Through every phase of my life to date, I have had a mentor who has helped shape me. Somtimes/originally they were also a teacher/boss but always also/eventually there was friendship and open dialogue... While it has generally been a mostly professionally contextualized relationship, the lessons have often been more widely applicable.

I think the one area where i have dropped the ball so far, is giving back in this way, whether in my profession or life. I know a peer i grew up with that started a mentoring group in the community. Maybe i should sign up.

 

Also, it is kind of a trendy topic now in case you didn't know..? I read in October Esquire about a new Mentoring initiative (albeit focused on boys/men) , wherein a note from the editor reads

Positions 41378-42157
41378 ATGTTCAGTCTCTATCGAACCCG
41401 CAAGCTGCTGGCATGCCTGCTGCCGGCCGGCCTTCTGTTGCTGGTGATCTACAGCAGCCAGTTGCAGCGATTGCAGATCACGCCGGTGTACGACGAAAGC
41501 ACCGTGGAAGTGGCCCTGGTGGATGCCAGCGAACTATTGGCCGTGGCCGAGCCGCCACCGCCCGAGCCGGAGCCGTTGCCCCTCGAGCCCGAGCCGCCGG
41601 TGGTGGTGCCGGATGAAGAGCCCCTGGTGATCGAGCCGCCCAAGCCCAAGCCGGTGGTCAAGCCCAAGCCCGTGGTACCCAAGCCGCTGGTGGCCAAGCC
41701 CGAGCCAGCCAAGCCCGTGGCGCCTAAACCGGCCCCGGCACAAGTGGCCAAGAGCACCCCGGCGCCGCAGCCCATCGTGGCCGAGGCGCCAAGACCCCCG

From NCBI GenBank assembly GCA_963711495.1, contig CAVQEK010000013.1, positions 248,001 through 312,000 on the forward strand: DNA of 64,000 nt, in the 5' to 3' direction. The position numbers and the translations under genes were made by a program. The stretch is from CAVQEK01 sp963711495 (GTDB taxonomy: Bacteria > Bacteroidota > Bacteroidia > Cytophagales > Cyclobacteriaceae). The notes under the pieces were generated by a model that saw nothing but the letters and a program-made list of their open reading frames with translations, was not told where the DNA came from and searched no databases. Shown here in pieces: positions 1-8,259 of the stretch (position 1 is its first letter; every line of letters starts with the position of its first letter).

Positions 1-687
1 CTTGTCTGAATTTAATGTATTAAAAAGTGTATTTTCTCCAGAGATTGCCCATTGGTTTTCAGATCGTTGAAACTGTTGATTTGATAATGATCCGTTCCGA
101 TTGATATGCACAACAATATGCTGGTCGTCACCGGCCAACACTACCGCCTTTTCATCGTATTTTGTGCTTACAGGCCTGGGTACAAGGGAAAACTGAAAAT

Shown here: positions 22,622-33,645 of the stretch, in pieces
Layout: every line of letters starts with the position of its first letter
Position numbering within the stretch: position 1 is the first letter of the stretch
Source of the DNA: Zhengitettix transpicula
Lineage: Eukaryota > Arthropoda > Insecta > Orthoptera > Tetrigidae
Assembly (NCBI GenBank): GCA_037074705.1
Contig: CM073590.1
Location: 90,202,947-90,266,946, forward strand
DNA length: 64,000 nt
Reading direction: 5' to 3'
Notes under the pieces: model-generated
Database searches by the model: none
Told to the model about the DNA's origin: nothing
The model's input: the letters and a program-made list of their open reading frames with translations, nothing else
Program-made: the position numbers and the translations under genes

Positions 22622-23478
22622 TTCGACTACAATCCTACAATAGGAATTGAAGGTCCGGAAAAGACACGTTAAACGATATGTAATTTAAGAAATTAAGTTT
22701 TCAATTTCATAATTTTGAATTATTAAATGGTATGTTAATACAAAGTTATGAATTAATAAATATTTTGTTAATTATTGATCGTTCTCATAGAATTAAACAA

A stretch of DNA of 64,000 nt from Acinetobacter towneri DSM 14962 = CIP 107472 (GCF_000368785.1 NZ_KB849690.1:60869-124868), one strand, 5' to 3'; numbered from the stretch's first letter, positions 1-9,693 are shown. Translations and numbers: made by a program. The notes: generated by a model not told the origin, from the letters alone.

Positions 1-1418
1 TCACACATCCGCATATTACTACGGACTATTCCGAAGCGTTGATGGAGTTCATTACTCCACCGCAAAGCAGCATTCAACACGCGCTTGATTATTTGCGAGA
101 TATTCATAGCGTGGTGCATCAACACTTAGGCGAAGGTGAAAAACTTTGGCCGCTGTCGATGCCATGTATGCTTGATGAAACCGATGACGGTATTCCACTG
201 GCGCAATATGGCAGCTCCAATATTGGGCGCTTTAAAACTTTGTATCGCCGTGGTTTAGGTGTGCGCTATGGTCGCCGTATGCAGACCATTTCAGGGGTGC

"But mentor is such a bad word. Use it and you can see people tuning out, nodding along as their minds wander. Mentor. Ugh. What does it even mean? In reality, it means a lot. As we've written many times, American boys and young men are too often caught in a cycle of failure these days"

Oct 13, 14 8:39 pm

This topic is a curious one, somehow. Not sure how to make sense of it based on the world I am experiencing as a young office.

Introducing clients to young staff is not a bad thing. Im not sure how it helps though either. There is a lot of knowledge and history that goes with how a business is run and it takes more than an introduction to make a meeting useful. 

That deeper side of things is perhaps what mentorship should be about.